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Nothing wrong with keeping faith

Stephen Lucas's report on Linda Smith's appointment as the British Humanist Association's new president (TES Cymru, July 9) prompted me to realise how misleading is the current use of the term "faith schools".

Pupils in all state schools in England and Wales used to be taught the principle and worship of the established national religion: Christianity, in its Anglican tradition. Catholic schools were different only in that the principles were taught from a slightly different theological standpoint, and the forms of worship differed accordingly.

It seems to me that state schools have largely abandoned their role in Christian education in the misguided belief that it is offensive to non-Christian pupils.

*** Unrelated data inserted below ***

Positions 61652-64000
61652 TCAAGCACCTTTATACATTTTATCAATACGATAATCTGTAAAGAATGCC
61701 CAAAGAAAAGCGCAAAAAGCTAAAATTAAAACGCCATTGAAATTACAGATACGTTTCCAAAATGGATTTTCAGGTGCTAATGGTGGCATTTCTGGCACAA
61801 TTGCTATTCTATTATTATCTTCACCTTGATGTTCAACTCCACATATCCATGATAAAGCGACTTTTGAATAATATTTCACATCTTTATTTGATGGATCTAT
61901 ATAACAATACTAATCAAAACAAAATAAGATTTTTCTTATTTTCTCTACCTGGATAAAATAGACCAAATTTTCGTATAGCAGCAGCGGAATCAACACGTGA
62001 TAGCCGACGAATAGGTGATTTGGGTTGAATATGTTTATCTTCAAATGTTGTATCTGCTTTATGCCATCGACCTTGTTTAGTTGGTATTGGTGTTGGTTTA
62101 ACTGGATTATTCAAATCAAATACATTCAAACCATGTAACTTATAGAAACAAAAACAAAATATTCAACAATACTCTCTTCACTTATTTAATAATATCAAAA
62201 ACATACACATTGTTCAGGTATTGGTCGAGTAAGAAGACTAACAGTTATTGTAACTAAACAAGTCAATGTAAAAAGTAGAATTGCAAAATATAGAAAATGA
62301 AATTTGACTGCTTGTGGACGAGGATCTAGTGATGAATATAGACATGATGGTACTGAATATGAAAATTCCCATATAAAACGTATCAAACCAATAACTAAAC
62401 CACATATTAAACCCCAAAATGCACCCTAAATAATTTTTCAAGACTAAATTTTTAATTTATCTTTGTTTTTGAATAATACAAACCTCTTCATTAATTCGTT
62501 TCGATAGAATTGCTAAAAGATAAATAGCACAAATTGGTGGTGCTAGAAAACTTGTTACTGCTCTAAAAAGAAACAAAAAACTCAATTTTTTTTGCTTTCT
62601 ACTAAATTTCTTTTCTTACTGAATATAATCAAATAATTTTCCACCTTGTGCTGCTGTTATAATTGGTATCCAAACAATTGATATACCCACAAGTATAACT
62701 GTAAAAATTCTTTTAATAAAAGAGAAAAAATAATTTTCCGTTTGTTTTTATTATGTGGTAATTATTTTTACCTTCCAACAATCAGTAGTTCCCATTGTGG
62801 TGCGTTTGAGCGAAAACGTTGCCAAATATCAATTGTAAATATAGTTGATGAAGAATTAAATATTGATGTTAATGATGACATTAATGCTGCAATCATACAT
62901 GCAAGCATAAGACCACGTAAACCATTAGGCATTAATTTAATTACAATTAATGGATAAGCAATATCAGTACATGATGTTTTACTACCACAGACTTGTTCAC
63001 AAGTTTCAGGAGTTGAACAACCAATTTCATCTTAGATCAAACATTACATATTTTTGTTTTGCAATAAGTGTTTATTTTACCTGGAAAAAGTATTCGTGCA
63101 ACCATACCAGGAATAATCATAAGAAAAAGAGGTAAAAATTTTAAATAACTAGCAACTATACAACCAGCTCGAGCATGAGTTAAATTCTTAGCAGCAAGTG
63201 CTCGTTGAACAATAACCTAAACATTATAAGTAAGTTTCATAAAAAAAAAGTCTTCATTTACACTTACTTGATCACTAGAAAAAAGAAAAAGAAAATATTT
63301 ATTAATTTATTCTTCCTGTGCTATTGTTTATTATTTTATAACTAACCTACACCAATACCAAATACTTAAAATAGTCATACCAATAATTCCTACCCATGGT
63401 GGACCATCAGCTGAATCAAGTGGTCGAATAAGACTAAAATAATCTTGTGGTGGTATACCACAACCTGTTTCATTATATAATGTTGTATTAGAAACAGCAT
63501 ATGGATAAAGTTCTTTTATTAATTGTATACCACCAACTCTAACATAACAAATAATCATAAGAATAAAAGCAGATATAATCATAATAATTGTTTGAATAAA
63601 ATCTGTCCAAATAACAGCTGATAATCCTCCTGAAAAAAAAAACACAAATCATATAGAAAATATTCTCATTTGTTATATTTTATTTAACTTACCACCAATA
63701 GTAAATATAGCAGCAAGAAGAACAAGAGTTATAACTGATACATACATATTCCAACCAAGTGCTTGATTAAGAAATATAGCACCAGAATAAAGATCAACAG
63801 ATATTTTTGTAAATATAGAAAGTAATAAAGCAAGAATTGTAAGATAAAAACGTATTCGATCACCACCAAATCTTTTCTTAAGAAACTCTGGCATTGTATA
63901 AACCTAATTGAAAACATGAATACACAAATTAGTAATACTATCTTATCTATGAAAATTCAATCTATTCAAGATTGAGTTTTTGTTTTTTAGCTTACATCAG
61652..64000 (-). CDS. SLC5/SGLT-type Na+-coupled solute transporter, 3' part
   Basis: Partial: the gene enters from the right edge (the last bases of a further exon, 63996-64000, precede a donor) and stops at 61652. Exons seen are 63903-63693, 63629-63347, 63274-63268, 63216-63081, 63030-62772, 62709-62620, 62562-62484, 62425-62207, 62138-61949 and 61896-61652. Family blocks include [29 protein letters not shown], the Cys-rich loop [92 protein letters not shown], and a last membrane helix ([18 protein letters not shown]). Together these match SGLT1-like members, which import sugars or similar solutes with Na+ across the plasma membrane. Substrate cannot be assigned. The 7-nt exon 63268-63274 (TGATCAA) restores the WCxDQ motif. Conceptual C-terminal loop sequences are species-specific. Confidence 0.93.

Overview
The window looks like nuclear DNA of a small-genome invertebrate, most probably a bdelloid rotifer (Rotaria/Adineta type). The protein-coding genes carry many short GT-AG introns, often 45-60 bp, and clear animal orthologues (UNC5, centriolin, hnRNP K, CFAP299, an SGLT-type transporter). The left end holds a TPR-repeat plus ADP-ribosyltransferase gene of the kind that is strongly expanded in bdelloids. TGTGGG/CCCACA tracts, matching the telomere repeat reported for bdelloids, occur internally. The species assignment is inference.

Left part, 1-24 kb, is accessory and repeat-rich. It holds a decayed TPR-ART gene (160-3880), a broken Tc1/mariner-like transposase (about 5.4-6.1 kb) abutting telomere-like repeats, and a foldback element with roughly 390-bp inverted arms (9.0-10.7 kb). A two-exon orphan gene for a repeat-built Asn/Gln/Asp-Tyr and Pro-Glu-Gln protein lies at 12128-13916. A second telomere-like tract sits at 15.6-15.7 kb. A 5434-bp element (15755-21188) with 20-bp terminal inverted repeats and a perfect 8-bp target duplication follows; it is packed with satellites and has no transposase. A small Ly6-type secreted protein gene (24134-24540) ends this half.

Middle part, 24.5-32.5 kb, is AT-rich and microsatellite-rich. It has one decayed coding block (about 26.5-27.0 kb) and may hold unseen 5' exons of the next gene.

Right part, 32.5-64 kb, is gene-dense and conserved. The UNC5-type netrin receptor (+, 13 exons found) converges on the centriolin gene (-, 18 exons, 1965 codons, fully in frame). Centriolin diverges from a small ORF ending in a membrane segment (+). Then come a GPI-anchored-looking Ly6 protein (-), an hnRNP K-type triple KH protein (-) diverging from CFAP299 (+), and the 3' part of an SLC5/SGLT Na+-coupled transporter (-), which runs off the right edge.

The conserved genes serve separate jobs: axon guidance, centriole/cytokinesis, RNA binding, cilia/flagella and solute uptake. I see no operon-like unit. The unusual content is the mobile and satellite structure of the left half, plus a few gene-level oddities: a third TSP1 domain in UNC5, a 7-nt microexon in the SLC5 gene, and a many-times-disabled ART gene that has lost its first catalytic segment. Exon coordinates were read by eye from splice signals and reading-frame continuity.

Consequently, parents who want their children to receive a religious education - Christian or non-Christian - have to look to the voluntary-aided sector for what Linda Smith disapprovingly calls faith schools (Incidentally, these are rare in rural areas.) The British Humanist Association might look forward to it, but I am concerned that the Christian origins of our national culture, law and government will be lost and that eventually everything will be judged on the basis of economics or expediency, rather than justice or rectitude.

Western politicians fret about the rise of Islam while Muslim nations look down on the West as a coalition of godless peoples. I would like to think that they were wrong, but our state education system is definitely tilting us in that direction.

Dominic Clarke Wellingtonia Norton, Presteigne, Powys

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